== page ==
Republican Tax Plan Will Make Health Insurance More Expensive

If the Republican tax plan passes as expected this week, health insurance could get a lot more expensive.

The final GOP plan will repeal the Affordable Care Act’s individual insurance mandate, which would allow young and healthy people to leave the insurance pool, forcing insurers to compensate by raising prices due to the higher costs of insuring only less-healthy people. Not only would premiums likely rise, but many insurers could drop out of regional markets.

According to the nonpartisan Congressional Budget Office, the price of insurance will likely rise by 10 percent, leaving 13 million Americans without access to affordable health care over the next decade.

“With Republicans adding the destruction of the Affordable Care Act to their bill in the Senate, the fight to defeat the GOP tax scam is now a life or death struggle for millions of American families,” House Minority Leader Nancy Pelosi said Sunday. “Republicans will raise taxes on tens of millions of middle-class families [and] explode the ranks of the uninsured by 13 million and spike premiums for Americans with pre-existing conditions.”

Still, unlike previous failed efforts to repeal and replace Obamacare, ending the individual mandate has been added to the tax bill with little fanfare. “Mandating people to buy a product was a bad idea to begin with,” Representative Rob Woodall, a Georgia Republican, said earlier in the month. “We made people do something that was supposed to be good for them. But they are telling us by the millions how much they dislike the mandate.”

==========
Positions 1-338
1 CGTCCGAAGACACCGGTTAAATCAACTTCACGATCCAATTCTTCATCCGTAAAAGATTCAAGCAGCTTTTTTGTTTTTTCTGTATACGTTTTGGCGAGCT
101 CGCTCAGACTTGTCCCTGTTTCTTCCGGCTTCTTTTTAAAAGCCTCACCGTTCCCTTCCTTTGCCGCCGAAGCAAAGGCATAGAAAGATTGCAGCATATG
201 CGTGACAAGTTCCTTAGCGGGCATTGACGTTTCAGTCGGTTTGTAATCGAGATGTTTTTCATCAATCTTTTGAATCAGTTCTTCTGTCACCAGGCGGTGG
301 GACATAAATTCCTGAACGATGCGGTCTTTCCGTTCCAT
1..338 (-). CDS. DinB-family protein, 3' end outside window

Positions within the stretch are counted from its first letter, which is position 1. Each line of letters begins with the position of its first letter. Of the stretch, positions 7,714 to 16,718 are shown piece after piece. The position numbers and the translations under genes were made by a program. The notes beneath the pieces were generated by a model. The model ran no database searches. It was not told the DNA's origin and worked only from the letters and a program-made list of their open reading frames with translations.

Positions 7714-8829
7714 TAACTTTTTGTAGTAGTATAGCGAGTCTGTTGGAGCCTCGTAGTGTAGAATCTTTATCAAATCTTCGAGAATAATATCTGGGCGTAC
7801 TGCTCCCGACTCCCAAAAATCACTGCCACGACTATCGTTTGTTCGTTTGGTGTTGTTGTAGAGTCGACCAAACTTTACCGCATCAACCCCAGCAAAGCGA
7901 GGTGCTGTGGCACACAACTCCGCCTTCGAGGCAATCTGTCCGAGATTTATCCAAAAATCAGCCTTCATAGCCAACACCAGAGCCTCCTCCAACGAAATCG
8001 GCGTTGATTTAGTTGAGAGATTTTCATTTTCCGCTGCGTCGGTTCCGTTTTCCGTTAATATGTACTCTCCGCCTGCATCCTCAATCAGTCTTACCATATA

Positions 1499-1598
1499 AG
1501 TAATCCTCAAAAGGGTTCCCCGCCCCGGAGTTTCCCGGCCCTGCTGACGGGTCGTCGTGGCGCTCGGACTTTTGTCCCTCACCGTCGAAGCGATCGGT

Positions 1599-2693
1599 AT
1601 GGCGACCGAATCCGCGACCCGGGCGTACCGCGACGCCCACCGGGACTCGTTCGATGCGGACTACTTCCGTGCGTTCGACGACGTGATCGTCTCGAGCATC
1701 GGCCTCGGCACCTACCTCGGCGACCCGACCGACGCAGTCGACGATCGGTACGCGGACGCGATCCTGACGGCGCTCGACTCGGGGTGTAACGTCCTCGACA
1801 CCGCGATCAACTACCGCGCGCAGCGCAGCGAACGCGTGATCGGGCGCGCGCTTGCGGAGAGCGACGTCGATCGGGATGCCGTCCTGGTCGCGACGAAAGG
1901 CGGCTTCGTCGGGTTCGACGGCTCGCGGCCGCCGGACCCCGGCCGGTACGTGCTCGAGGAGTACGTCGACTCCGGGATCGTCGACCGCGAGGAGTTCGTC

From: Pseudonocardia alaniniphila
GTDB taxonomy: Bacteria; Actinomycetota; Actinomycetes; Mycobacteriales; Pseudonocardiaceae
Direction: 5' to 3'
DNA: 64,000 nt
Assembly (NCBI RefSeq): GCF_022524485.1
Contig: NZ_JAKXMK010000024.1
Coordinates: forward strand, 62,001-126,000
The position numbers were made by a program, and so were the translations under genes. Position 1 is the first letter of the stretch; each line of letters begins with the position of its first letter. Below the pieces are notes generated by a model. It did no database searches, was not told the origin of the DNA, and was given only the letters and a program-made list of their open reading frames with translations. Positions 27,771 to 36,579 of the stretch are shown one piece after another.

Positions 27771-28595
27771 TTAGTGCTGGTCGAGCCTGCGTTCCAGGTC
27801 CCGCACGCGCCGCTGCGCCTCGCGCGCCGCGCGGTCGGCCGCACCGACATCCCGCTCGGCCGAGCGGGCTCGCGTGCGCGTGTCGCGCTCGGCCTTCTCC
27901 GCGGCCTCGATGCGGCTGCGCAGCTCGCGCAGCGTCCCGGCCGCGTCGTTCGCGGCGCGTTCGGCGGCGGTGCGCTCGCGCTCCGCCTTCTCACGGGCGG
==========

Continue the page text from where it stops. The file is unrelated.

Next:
Senator Susan Collins, a moderate Republican from Maine, is the one exception. She said she would support the tax cut only if Senate Leader Mitch McConnell supported two other bills that would stabilize the markets. One bill would fund subsidies to insurance companies to compensate them for reducing out-of-pocket costs for poor Americans. The other would provide $5 billion a year for grants to states.

It’s still unclear, however, if those bills will garner the Republican support needed to pass, and if they would provide enough support to stabilize insurance markets. Obamacare currently charges a fine of $695 per adult or 2.5 percent of household income, whichever is higher, for those without insurance. The repeal would go into effect in 2019.

The individual mandate was a central pillar of Obamacare because it broadened the risk pool for insurance companies, allowing them to balance higher-cost patients with young people, who usually do not, as yet, require costly health care.

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